In FIG. 17 and FIGS. 18 through 21 which will be described hereunder, the illustration of the source electrode and the drain electrode will be omitted since the positional relationship to the gate electrode can readily be understood from FIG. 16 described before.

FIG. 18 shows an essential part of a fifth embodiment of the quantum effect semiconductor device having a modified gate electrode. In FIG. 18, those parts which are substantially the same as those corresponding parts in FIGS. 6 through 13 and 17 are designated by the same reference numerals, and a description thereof will be omitted.

The present embodiment of the semiconductor device comprises a p-type GaAs substrate 31' and an electrode 43 made of AuZn/Au (two-layer construction). For convenience's sake, the film thickness of the substrate 31' is shown on a reduced scale compared to the film thicknesses of other layers. As may be seen from FIG. 18, the substrate 31' is made of p-type GaAs and is conductive, and the voltage VGS is applied to the electrode 43 formed on a back surface, thereby obtaining the an effect similar to the case where the so-called back gate bias voltage is applied. In other words, the voltage VGS is applied across the electrode 43 and a source electrode (not shown), and the voltage VGS is a positive voltage in this case because the substrate 31' is the p-type GaAs.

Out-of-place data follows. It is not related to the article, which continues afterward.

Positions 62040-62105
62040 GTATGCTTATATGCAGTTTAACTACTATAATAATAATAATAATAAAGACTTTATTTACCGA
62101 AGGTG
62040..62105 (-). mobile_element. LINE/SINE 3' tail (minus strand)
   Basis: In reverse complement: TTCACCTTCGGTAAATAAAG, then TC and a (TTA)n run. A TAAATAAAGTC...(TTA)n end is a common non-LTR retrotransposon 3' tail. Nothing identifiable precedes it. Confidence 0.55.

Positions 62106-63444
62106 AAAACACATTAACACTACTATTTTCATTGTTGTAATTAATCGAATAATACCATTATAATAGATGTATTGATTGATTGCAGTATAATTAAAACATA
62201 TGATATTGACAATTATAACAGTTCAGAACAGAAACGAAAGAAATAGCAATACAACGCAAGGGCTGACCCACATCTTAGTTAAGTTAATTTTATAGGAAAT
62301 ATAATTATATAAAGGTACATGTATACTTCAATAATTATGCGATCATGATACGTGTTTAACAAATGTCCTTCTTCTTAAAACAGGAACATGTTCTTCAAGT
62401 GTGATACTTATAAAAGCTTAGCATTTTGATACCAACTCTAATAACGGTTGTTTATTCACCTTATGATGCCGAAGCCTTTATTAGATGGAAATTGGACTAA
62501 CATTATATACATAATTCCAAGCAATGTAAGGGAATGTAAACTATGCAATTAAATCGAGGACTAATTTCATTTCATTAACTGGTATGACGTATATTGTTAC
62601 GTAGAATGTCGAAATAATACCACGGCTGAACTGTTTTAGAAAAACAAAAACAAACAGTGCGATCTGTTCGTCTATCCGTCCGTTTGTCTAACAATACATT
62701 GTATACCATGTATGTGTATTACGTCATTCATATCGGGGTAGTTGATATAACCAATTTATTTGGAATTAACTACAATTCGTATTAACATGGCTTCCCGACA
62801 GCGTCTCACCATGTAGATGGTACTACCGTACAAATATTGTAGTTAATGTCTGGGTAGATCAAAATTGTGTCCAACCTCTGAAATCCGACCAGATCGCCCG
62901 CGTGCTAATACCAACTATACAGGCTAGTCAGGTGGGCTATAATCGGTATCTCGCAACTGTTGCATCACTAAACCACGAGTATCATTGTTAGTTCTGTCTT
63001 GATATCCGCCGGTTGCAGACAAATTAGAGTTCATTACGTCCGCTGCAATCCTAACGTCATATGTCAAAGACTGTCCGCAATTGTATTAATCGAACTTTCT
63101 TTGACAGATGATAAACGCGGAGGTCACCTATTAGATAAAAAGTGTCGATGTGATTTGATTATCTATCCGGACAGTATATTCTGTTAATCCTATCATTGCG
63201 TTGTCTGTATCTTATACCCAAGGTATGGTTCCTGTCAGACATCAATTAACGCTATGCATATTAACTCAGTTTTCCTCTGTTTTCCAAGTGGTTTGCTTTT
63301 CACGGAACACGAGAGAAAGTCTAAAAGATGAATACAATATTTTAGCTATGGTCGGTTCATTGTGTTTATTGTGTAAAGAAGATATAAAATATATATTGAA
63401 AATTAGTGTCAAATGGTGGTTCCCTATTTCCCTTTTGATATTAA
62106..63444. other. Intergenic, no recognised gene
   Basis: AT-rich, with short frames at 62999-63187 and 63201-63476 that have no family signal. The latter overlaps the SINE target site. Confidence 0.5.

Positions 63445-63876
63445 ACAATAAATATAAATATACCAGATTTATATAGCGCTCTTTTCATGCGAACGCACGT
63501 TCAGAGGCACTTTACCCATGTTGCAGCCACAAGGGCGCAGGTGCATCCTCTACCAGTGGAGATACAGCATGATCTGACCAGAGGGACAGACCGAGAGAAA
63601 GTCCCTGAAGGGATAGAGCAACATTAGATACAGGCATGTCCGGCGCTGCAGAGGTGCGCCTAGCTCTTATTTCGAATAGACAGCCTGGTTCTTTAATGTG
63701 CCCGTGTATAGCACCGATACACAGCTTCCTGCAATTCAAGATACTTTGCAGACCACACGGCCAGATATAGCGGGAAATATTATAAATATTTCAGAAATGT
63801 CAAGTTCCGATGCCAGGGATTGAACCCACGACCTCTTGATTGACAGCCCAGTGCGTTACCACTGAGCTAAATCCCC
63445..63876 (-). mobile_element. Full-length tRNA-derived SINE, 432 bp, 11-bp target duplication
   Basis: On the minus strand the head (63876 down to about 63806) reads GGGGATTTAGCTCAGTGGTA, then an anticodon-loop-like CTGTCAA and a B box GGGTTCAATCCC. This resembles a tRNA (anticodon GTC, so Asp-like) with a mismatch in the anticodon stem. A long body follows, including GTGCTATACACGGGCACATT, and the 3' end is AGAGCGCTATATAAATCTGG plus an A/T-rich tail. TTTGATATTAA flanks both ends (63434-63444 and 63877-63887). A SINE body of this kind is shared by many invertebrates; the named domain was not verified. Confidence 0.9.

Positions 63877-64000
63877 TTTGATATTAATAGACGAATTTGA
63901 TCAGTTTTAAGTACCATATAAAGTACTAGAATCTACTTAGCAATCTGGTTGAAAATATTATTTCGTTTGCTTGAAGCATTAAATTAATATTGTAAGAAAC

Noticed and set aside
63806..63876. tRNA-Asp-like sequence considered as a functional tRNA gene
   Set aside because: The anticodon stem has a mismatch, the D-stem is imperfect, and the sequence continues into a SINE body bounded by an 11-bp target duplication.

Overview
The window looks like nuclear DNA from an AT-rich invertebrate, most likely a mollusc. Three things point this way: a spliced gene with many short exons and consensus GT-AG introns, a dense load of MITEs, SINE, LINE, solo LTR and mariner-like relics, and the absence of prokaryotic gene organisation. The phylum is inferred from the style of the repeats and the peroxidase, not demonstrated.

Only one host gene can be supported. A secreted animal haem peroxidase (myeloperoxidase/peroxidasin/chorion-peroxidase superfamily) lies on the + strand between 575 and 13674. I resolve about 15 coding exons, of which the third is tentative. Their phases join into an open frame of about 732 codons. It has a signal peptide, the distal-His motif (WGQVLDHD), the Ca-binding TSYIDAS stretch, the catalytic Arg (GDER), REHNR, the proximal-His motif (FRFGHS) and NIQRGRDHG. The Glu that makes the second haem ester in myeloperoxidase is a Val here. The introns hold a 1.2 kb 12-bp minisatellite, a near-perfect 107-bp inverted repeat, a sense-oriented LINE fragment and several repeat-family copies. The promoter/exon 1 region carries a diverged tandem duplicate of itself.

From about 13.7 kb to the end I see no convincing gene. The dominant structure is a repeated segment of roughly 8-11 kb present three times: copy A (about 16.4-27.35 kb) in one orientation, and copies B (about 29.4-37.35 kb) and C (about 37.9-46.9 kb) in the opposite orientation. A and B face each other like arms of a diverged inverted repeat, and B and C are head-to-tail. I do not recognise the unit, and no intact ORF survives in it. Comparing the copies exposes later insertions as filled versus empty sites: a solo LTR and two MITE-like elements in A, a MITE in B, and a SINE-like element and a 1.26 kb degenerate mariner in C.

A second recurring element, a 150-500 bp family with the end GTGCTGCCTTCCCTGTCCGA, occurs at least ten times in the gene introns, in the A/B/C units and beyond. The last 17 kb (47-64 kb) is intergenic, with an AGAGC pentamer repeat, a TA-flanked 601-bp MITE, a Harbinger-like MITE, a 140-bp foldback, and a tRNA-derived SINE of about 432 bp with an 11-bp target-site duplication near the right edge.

FIG. 19 shows an essential part of a sixth embodiment of the quantum effect semiconductor device also having a modified gate electrode. In FIG. 19, those parts which are substantially the same as those corresponding parts in FIGS. 6 through 13, 17 and 18 are designated by the same reference numerals, and a description thereof will be omitted.

The present embodiment of the semiconductor device comprises a p-type GaAs bias voltage applying layer 44 and an electrode 45 made of AuZn/Au (two-layer construction). As may be seen from FIG. 19, the substrate 31 is made of semiinsulative GaAs and the bias voltage applying layer 44 made of p-type GaAs is formed on the substrate 31. The voltage VGS is applied across the electrode 45 and a source electrode (not shown). Accordingly, it is possible to make the present embodiment operate similarly as in the case of the fifth embodiment shown in FIG. 18 by applying a voltage to the bias voltage applying layer 44 through the electrode 45.